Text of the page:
Rethinking Salvation Mentality and Counterterrorism

Author:Laura Nader
Position:Professor of Anthropology, University of California, Berkeley. PhD Harvard University 1961
Pages:99-117
 
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Rethinking Salvation Mentality and Counterterrorism
Laura Nader
I. INTRODUCTION ................................................................................ 99
II. HISTORICAL HIGHLIGHTS ............................................................. 102
III. TWO APPROACHES: TYPOLOGICAL VS. ETHNOGRAPHIC ................ 104
IV. AMERICAN PRAGMAT ISM: MONEY AND REPUTATION .................... 112
V. ARE THERE SOLUTION S? ................................................................ 115
The notion that every man however lowly is entitled to a trial
and an impartial hearing is regarded as the co rnerstone of
civilized government . . . this idea l is as old as Western
civilization, and its significance in our culture is tremendous.
Thurman Arnold, Symbols of Government, 19351
It is commonly known that the early forms of legal procedure
were grounded in vengeance . . . the starting-point of the
system . . . an instructive example of the mode in which the
law has grown, without a break, from barbari sm to
civilization.
Oliver Wendell Holmes, Jr., The Common Law, 1881 2
I. INTRODUCTION
We have been asked “[t]o consider how the United States and other
Western countries receive Islamic culture in their society and how they
export their Western culture to the Islamic world . . . to examine which
behaviors mitigate or worsen anti-Western terrorism for the Middle East and
Central/South Asia and to recommend solutions if needed. . . .” This is a
difficult task given the short attention span of our times, especially since
Euro-American notions of exceptionalism breed a philosophy of arrogance.
Exceptionalism, when combined with force, is the mother of normative
blindness, false comparisons, orientalism s, and other self-serving notions of
what other cultures lack that we can impose on them.
Professor of Anthropology, University of California, Berkeley. PhD Harvard University 1961.
1 THURMAN W. ARNOLD, THE SYMBOLS OF GOVERNMENT 13435 (1935).
2 OLIVER WENDELL HOLMES, JR., THE COMMON LAW 2–5 (1881).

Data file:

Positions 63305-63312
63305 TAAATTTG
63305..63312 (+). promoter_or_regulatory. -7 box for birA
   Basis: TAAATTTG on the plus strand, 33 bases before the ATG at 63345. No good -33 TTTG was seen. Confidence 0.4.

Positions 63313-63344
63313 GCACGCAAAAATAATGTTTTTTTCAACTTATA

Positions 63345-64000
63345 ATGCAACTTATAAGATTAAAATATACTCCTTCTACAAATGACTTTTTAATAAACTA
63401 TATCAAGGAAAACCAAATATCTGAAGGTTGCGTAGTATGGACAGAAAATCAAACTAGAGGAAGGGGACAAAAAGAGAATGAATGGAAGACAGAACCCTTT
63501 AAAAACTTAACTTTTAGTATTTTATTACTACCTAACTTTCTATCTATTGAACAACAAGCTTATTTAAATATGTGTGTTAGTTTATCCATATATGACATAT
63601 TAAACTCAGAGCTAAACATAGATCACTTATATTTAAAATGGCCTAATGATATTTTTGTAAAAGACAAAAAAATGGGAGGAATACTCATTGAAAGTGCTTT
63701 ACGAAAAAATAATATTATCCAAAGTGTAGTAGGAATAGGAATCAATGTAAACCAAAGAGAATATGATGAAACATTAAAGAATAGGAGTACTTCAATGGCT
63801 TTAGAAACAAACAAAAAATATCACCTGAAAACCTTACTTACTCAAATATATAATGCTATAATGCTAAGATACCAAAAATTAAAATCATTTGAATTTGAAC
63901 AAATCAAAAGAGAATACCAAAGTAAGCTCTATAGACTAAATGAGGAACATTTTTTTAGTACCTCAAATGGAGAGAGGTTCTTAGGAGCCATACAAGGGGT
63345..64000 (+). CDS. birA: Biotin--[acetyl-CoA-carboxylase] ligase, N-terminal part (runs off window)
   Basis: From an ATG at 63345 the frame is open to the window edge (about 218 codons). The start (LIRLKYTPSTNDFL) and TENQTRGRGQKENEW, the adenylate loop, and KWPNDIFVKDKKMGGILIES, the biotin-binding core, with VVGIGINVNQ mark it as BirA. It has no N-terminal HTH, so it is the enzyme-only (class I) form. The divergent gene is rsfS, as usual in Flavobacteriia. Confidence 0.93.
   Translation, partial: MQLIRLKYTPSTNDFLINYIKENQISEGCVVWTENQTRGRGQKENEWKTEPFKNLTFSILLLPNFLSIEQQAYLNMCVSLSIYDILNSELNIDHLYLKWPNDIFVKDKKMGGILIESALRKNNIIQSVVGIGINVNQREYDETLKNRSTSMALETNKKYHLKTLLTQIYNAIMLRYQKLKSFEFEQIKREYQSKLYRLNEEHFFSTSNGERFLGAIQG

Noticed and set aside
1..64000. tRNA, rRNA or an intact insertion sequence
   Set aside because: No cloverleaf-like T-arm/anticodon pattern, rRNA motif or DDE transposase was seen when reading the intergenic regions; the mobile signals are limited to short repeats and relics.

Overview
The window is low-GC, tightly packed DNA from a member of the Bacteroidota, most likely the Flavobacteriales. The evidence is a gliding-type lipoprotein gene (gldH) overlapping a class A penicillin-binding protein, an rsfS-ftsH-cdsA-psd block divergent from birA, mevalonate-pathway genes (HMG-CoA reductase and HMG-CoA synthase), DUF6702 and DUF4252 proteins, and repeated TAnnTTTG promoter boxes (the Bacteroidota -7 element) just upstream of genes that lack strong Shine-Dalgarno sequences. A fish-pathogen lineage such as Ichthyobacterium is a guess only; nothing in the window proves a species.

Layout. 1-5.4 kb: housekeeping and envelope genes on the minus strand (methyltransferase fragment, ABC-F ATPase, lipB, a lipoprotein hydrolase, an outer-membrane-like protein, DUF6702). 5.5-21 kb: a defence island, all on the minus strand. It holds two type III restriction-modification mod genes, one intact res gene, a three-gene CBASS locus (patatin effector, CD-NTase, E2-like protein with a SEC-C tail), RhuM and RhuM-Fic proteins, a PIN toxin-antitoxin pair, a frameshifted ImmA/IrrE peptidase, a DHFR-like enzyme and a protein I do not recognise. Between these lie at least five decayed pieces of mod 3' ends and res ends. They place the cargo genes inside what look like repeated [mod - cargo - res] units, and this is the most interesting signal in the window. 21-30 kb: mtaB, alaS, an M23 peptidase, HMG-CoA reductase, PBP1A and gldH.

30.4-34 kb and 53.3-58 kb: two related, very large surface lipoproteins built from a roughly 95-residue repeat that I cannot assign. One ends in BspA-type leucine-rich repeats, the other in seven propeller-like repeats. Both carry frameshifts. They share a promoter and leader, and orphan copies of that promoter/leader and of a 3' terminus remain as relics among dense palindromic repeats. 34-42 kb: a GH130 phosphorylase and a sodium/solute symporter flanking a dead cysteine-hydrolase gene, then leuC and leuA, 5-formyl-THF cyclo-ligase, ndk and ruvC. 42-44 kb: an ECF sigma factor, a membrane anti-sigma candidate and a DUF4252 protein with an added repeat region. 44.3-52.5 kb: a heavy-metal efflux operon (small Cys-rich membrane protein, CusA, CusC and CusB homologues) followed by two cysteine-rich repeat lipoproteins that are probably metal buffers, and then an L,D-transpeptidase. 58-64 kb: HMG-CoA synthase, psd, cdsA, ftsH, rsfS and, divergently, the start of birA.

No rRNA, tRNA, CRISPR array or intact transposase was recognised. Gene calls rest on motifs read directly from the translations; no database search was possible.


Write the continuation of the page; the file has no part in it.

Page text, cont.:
100 TRANSNATIONAL LAW & CONTEMPORARY PR OBLEMS [Vol. 21:99
There is a long history of cross-cultural contact between Europe and the
Arab East, most notably since the Crusades, later followed by decades of
European colonialism, and now Amer ican occupation and imperialism. A
recent British three-day drama on the British, then Soviet, then American
occupations of Afghanistan3 revealed a shared arrogance of power
accompanied by a salvation rationale of “we ’re here to help you, to help
civilize you.” All such European and American rationales have been followed
by widespread events of death, destruction, and failure at least since
Napoleon articulated the same salvation rationa le when he conquered Egypt
in 1798.
Prior to World War II and before the blossoming of the U.S. Empire,
Americans used another, less belligerent app roach to extend their influence
they opened missionizing universities in Cairo , Beirut, and Istanbul,
universities that were not corpo ratized and had educational missions as their
primary purpose.4 These universities, together with diasporic migrations
from the Islamic world, introduced a vision of U.S. democracy and America
became the land of the free for the unfree. In recent times, the United States
has continued to extend its university system, now in the Persian Gulf and
now more corporate and destructive of local language and cu lture.5 In
addition, the United States has adopted militaristic techniques of invasion,
as in Iraq and Afghanistan, to accomplish the other side of its missions. The
United States has also consistently and unwaveringly supported the Israeli
occupation of Palestine as well as Arab dictatorships (for example , Saudi
Arabia). Thus, where there was once admiration for fair play and for
democratic promise, there is now anger.
In addition, the global spread of co rporate capitalism has resulted in a
cultural invasion by new technologies that threaten the structure of primary
family groups, resulting in an unprecedented generation gap in values among
leading families. The younger gener ation may have more schooling now, but
still no employment. In the United States, freedom of religion for practicing
Islam poses special problems. When asked, man y practicing American
3 THE GREAT GAME: AFGHANISTAN (Nicholas Kent & Indhu Rubasingham directors, 2009). This
collection of twelve short scripts by twelve playwrights was divided into three parts: Part One:
Invasions & Independence (18421929), Part Two: Communism, the Mujahideen and the Taliban
(19801996), and Part Three: Enduring Freedom (19962009).
4 The American University of Beirut was founded in 1866. About Us: Overview, AM. UNIV.
BEIRUT, http://www.aub.edu.lb/main/about/Pages/index.aspx (last visited May 30, 2012),
American University in Cairo was founded in 1919. About AUC, AM. UNIV. IN CAIRO,
http://www.aucegypt.edu/about/Pages/default.aspx (last visited May 30, 2012). Robert College
(Istanbul) was founded in 1863. About RC, ROBERT COLL., http://portal.robcol.k12.tr/Default.
aspx?pgID=18&ST=1 (last visited May 30, 2012).
5 See generally Philip G. Altbach & Jane Knight, The Internationalization of Higher Education:
Motivations and Realities, 11 J. STUD. INTL EDUC. 290 (2007); Aihwa Ong, Ecologies of
Eexpertise: Assembling Flows, Managing Citizensh ip, in GLOBAL ASSEMBLAGES: TECHNOLOGY,
POLITICS, AND ETHICS AS ANTHROPOLOGICAL PROBLEMS 337, 33753 (Aihwa Ong & Stephen J.
Collier eds., 2005).

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